'World's loneliest frog' finds love in time for Valentine's Day after years spent alone

‘World’s loneliest frog’ finds love in time for Valentine’s Day after years spent alone

Almost a year after conservationists sent out a plea to help save a species of Bolivian aquatic frog by finding a mate for the last known member, Romeo, his very own Juliet has been tracked down deep inside a cloud forest.

Not only did the wildlife conservation team return with a potential mate for Romeo, who had been 10 years a bachelor, but also another four members of the Sehuencas water frog species, boosting hopes to save the tiny amphibians from extinction.

After previously failed expeditions to the same area over the last decade, a joint expedition between Global Wildlife Conservation (GWC) and the Alcide d’Orbigny Natural History museum finally scored a success in the Bolivian wilderness.

And the good news came about after securing funding following a Valentine’s Day appeal last year to help find Romeo his Juliet.

“It is an incredible feeling to know that thanks to everyone who believes in true love and donated for Valentine’s Day last year, we have already found a mate for Romeo and can establish a conservation breeding program with more than a single pair,” said Teresa Camacho, the museum’s chief of herpetology and the expedition leader.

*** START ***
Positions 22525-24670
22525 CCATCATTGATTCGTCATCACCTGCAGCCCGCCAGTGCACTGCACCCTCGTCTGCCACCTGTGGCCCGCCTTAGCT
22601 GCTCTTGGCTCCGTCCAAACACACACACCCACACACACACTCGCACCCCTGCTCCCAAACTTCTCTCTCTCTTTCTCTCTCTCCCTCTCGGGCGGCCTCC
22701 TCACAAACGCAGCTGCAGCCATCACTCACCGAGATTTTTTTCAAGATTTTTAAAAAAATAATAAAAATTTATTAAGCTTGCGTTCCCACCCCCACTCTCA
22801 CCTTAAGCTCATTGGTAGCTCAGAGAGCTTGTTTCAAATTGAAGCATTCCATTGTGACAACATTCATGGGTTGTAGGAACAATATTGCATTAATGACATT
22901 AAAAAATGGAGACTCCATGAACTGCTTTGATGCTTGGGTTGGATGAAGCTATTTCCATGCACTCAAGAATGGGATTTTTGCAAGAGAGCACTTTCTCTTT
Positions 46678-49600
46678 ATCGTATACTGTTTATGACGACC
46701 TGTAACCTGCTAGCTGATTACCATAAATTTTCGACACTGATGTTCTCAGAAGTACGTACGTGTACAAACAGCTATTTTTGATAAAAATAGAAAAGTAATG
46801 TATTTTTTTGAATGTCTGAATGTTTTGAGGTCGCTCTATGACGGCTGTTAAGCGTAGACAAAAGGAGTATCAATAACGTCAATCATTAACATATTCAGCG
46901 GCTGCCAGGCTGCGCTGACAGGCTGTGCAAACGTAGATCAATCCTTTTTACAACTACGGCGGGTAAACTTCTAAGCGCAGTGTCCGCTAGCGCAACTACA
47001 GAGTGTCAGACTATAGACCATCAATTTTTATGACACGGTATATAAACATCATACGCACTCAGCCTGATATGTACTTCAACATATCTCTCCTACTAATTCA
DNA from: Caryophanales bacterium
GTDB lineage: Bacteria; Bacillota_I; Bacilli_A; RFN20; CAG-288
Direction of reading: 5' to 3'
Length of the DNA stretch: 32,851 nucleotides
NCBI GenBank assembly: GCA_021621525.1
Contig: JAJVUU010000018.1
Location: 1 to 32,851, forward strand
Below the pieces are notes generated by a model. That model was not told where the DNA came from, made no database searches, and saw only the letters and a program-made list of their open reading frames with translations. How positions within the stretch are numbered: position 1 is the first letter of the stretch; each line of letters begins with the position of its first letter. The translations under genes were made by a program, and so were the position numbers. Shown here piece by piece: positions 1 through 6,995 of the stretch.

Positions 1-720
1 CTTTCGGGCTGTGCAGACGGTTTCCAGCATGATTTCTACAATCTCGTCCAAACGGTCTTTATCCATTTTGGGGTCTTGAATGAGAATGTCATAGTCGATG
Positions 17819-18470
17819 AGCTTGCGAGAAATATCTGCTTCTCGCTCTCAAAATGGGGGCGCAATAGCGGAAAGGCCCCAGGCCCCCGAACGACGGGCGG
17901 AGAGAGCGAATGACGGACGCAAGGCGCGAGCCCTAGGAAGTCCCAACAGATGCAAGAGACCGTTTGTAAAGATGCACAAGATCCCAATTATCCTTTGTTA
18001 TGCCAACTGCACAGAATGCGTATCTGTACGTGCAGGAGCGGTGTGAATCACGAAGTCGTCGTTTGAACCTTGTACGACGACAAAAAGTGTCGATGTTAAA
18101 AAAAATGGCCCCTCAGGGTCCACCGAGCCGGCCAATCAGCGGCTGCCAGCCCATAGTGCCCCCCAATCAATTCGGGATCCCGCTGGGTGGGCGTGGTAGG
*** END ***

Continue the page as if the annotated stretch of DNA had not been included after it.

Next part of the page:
Romeo had been found in that same cloud forest a decade ago and it was feared that he was the last survivor in his species.

With a lifespan of 15 years, time was running out to find Romeo a mate to ensure the survival of the species, although the frog himself never gave up hope, continuing to call out for a mate during his 10 years in captivity.

In a statement, GWC said, “the bachelor’s luck is about to change drastically.”

The campaign was launched on Valentine’s Day with the aim of raising US$15,000 to find other Sehuencas out there in the wild, and, in the end, the profile was worth all the effort and the honesty.

Nevertheless, before these two star-crossed lovers can be officially united, Juliet will have to be screened and treated for the chytridiomycosis infection.

“We do not want Romeo to get sick on his first date!” says Badani. “When the treatment is finished, we can finally give Romeo what we hope is a romantic encounter with his Juliet.”

After all, love alters not with the brief hours and weeks but bears it out even to the edge of doom.

“We hope it will be love at first sight, but if that doesn’t happen, we’ll eat ice cream, watch ‘The Notebook,’ and try again!”

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